How can you present yourself as a person of value if you work as an independent consultant in procurement?

Nick: As an independent I’ve found a benefit in looking at cases more holistically because I’ve got the freedom to explore them.

When I can look at something in a very end-to-end way, take a cross-functional view on it, and then come up with a point of view myself – that’s worked very well as an independent.

There are pros and cons depending on the circumstances and the problem that needs to be solved.

The sort of situations where things have been interesting for me have been something like a footprint optimisation problem, which came to light through M&A activity, and the point of inflection provided an opportunity to look at things differently.

Now, that’s not just about procurement but it does involve some procurement input specifically to solve that problem.

However, if you’re taking a view on how to shape a function with lots of complexity and commodities and you need access to large amounts of data, having a firm behind you can be useful.

Ross Dawson: Having worked in procurement and M&A environments for 15 years now, I have seen a vast range of attitudes and activities connecting the two.  Ultimately, although commercial procurement is a key part of a deal, many organisations still do not fully appreciate the role procurement could play in the process, which can lead to less accurate financial targets and benefits realisation.  The procurement community on the whole, has a way to go to have the relevant input and gravitas required around the Board table, and yet there are a good number of highly commercial, business focused procurement leaders who would be invaluable on the journey.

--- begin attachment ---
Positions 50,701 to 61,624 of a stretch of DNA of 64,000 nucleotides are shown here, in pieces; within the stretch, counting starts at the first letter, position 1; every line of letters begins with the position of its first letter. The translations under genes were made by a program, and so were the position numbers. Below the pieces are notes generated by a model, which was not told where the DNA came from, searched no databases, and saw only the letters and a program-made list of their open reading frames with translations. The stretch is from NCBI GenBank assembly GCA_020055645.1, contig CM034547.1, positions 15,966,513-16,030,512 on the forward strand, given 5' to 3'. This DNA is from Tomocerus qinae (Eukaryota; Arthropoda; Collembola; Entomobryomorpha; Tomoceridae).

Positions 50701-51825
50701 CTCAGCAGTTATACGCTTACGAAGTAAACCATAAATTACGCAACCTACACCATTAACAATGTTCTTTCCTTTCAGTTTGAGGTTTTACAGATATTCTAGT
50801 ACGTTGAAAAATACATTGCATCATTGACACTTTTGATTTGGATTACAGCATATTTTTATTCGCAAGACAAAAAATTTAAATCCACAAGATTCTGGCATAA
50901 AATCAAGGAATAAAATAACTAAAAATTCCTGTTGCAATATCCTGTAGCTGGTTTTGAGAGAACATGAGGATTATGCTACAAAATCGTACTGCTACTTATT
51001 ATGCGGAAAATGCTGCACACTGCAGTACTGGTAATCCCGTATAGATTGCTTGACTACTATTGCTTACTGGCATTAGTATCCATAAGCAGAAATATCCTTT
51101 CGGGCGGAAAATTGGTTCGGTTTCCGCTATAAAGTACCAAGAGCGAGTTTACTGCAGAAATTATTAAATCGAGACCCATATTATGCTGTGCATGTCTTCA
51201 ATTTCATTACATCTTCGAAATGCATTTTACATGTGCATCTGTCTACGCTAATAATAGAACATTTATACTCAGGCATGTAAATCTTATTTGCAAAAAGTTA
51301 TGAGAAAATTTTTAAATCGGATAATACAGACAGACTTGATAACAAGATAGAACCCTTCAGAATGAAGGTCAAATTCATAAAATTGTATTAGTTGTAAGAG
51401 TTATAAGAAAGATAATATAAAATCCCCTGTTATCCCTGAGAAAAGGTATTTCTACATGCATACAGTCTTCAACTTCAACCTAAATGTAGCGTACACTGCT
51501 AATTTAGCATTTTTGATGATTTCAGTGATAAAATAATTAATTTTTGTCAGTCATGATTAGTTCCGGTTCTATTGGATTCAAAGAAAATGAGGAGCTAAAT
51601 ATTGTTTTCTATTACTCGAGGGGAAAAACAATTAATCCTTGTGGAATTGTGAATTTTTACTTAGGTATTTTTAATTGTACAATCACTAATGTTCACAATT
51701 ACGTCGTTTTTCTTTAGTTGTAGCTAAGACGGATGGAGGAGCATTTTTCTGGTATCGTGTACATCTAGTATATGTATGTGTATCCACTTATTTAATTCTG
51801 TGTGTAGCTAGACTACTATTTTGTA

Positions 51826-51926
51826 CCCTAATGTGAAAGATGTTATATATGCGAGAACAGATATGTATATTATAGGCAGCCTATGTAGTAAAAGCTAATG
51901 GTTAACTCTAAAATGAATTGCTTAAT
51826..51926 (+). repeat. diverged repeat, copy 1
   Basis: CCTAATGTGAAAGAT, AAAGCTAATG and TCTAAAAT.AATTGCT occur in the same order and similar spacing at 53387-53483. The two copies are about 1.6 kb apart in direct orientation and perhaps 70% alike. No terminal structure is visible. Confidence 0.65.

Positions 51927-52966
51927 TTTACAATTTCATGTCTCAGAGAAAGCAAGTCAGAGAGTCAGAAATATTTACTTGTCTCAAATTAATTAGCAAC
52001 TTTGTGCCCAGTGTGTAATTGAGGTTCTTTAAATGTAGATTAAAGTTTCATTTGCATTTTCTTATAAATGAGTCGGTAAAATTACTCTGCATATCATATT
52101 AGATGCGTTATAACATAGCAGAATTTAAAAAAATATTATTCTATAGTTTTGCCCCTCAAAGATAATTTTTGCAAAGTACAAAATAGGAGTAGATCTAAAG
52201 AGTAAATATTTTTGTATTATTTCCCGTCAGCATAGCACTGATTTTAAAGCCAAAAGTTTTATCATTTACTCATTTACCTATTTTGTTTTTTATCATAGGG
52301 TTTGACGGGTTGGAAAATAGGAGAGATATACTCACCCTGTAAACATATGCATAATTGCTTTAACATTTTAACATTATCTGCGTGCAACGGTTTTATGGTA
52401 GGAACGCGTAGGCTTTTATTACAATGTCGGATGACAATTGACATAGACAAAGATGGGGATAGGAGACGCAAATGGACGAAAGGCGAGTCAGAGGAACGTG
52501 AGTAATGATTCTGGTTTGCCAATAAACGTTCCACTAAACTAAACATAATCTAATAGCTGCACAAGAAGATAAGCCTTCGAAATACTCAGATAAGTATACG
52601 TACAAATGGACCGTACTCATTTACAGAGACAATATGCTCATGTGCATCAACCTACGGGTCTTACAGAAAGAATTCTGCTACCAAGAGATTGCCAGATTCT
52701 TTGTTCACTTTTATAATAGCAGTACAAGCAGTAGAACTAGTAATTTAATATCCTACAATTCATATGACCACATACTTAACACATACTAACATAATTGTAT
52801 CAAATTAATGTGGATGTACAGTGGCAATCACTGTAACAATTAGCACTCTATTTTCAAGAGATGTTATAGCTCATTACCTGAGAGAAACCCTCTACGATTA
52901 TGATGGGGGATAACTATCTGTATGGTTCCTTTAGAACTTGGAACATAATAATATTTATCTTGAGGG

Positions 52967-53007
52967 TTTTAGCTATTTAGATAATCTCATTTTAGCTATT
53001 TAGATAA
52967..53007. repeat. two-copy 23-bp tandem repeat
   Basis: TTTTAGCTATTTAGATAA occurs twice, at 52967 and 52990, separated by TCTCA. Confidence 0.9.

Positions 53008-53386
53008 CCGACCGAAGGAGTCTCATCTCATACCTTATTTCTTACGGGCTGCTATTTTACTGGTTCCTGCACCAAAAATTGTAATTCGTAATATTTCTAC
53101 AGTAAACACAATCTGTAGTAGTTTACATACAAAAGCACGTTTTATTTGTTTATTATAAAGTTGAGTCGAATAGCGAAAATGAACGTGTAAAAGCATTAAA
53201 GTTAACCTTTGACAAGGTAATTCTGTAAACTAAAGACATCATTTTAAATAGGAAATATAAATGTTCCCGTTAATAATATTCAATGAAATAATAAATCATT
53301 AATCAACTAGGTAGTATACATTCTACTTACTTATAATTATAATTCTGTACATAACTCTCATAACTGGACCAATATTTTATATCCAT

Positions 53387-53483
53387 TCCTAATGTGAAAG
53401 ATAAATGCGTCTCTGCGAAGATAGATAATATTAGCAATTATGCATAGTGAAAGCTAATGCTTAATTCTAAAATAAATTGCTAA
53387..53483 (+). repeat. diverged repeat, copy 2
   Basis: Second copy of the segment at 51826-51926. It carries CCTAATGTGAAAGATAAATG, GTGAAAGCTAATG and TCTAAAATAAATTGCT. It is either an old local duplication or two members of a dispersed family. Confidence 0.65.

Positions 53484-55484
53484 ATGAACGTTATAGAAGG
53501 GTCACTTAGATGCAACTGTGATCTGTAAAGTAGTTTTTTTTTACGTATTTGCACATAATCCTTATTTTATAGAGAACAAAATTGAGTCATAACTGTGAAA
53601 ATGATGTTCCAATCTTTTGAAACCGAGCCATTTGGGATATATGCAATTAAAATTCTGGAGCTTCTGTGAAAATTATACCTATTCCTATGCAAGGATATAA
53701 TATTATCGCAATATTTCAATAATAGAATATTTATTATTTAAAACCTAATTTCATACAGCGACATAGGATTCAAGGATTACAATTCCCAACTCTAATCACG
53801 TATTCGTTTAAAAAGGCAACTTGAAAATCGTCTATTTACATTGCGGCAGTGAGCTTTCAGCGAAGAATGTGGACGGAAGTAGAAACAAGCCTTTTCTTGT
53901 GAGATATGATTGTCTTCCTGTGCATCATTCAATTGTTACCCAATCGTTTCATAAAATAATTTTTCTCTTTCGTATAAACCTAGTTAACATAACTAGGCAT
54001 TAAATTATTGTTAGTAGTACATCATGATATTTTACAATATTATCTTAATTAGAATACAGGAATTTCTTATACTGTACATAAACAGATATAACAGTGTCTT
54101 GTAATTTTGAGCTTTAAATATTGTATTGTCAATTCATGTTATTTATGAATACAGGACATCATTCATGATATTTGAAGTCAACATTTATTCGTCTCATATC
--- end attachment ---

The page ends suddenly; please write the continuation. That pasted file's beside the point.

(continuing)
Eton Bridge Partners has an excellent network of associates with both the procurement and transformational M&A elements that would help any organisations going through such change and I would relish the chance to make introductions as appropriate.

Ross Dawson

Partner
Interim Management
Business Transformation & Procurement, Supply Chain & Operations


Ross has over 10 years interim recruitment experience and specialises in executive level interim appointments within business transformation. Ross is accustomed to working with a diverse client base from global businesses to SMEs across private and public sectors, as well as not-for-profit.